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Vacationers now getting refunds after rental company reverses position

Surf or Sound Realty has reversed an earlier position and is now refunding rental property fees for vacations booked with the company from mid-March to mid-May.

When Dare County authorities, concerned about the possible spread of COVID-19, closed access to the county for all non-residents from March 17 to May 16, the travel restriction effectively canceled any vacations planned during that time period.

Because it was not an evacuation order and nobody was required to leave, there was some initial confusion among rental managers on what steps to take next as vacationers everywhere started demanding refunds. Turning to the NC Real Estate Commission, property managers soon had an opinion on the situation: refund the money since the NC Vacation Rental Act requires a landlord to give a full refund of any rent, taxes or any other payments made by affected tenants when a mandatory evacuation is ordered, except in cases when travel insurance was purchased. In those cases, the insurance company makes payment to the tenant.

Initially, Surf or Sound Realty officials told some vacationers shut out by the travel restrictions that they could pick an alternate week for the same price as their deposits and payments or get a full refund. Some did get refunds but in May, the company reversed its refund policy and told customers they would not get their money back. The realty company instead offered only alternative weeks, provided vacationers pick new dates by June 19, 2020 or they would lose their advance payments.

When initially asked about the disagreement with the Real Estate Commission’s opinion, the attorney representing the company, Lloyd C. Smith Jr., said since it was governmental interference that closed access to the Outer Banks and not a natural disaster, tenants were not due refunds from real estate brokers and landlords.

It didn’t take upset customers long to launch a Facebook page, Surf or Sound Realty Owes Us A Refund Due to the Pandemic, where several hundred people banded together, sharing ideas on how to get refunds from the Surf or Sound Realty Company.

In addition to the dozens of complaints filed with the North Carolina Department of Justice, on June 9 a class action suit was filed in Dare County Superior Court seeking refunds under the NC Vacation Rental Act, as well as triple damages under the N.C. Unfair and Deceptive Trade Practices Act.

Although as defendants Surf or Sound Realty had 30 days to file a written response, attorneys Gary Jackson and Chris Bagley with the Law Offices of James Scott Farrin said in a phone interview last week that it appears Surf or Sound has refunded most of the advance payments.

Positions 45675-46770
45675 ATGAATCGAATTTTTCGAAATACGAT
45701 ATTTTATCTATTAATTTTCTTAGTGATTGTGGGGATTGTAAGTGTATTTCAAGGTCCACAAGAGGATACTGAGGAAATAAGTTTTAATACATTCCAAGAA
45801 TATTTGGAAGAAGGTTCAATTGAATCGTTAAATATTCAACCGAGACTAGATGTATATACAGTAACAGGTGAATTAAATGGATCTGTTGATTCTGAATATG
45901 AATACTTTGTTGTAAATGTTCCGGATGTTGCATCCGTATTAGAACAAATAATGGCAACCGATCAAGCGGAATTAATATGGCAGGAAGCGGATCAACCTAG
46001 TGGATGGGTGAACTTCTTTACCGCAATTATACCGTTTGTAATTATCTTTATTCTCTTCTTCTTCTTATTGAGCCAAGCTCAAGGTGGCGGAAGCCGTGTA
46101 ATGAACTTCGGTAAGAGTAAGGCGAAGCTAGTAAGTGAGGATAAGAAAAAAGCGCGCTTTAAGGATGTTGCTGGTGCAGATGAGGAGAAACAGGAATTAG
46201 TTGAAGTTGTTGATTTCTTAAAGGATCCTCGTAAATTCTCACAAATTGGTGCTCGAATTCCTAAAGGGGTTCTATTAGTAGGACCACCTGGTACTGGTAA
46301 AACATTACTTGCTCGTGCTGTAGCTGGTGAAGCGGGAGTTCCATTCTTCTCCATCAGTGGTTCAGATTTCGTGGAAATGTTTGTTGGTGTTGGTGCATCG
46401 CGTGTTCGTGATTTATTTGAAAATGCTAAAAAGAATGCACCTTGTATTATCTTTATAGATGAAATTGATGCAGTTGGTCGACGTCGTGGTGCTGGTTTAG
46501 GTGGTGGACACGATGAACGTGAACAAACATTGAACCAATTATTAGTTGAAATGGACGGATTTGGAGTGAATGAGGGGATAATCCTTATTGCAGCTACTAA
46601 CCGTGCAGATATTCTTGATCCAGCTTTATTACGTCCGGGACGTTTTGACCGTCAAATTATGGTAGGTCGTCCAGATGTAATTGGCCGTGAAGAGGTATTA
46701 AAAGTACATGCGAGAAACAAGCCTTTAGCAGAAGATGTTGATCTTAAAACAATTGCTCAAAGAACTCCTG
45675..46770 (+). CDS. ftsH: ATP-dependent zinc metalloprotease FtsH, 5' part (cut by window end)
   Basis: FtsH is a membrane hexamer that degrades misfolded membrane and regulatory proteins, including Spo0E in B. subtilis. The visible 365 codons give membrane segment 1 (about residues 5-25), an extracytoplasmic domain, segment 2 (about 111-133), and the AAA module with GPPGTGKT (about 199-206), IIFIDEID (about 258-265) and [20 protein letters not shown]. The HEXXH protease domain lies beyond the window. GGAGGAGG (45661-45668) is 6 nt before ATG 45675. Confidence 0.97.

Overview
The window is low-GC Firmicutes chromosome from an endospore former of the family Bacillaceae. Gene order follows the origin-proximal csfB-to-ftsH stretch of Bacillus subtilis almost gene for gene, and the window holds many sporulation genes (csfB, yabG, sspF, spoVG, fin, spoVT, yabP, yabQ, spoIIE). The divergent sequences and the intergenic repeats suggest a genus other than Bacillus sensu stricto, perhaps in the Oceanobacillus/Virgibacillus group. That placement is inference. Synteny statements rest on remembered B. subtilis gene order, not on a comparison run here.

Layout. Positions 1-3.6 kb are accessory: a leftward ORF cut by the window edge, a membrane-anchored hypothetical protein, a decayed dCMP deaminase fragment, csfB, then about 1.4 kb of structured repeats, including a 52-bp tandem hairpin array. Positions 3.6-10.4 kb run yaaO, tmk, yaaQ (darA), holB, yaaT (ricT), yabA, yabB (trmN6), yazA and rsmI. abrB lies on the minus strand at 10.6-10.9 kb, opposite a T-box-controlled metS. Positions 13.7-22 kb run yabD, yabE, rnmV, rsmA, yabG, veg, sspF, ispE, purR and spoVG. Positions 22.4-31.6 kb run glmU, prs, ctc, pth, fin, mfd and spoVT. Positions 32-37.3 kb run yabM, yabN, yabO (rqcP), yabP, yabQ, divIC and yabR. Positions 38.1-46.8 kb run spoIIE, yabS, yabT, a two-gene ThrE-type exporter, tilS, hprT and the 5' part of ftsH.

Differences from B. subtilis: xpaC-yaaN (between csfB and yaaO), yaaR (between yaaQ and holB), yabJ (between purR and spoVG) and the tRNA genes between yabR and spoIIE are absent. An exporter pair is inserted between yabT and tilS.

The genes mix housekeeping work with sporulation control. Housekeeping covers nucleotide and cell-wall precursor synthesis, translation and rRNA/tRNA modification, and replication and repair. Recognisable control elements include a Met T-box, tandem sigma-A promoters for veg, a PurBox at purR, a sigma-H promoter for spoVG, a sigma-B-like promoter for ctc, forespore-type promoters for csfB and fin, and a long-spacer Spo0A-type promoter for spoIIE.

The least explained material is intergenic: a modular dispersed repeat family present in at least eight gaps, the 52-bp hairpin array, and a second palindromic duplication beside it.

“We don’t have any numerical estimates,” said Jackson, “because a large number of the refunds are coming from the dozens of various credit card companies. The customers contacted their credit card companies to dispute the charges and Surf or Sound is not opposing the disputes.”

Jackson went on to say that since Surf or Sound has decided to issue refunds, an extension was granted for the formal response to the lawsuit.

“We granted an extension in order to see how the refunds play out,” he added

Although they did not have exact numbers, Jackson and Bagley speculated from the information they have been provided that there were more than 1,500 reservations involved for an estimated $1.5 to around $2 million with about 800 people moving their reservation to a different date and just shy of 700 requesting a refund or charge-back on their credit card.

“It was not a vast majority of one over another,” added Bagley.

“So it’s one of those situations where a class action is filed and the defendant decides to do the right thing, quickly,” added Jackson. “We have not dismissed the case. We intend to dismiss the case, but we want to make sure that before we do, all these folks have gotten their refunds.”

Jackson explained that once a case is filed, the defendant has a certain time to provide a formal answer with all deadlines are pretty much keyed from that date.

“So when the defendant answers, we are off to the races,” he continued. “In this case, because they have essentially resolved or promised to resolve these claims, we have extended their date to answer to mid-September so they can fulfill these obligations. So we did not get to the point where we would have discovery or motions or a trial date.”

Jackson and Bagley then advised that once all the refunds have been issued, they would file a voluntary dismissal.

They also advised consumers to remain cautious and informed. With COVID-19 cases spiking in several states that are popular vacation spots and no vaccine on the immediate horizon, vacationers should carefully review rental agreements and consider vacation insurance that covers such unexpected events.

Attempts to reach Surf or Sound Realty officials and their attorney Lloyd C. Smith Jr. for comments for this article were not successful.

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Court action seeks vacation rental refunds

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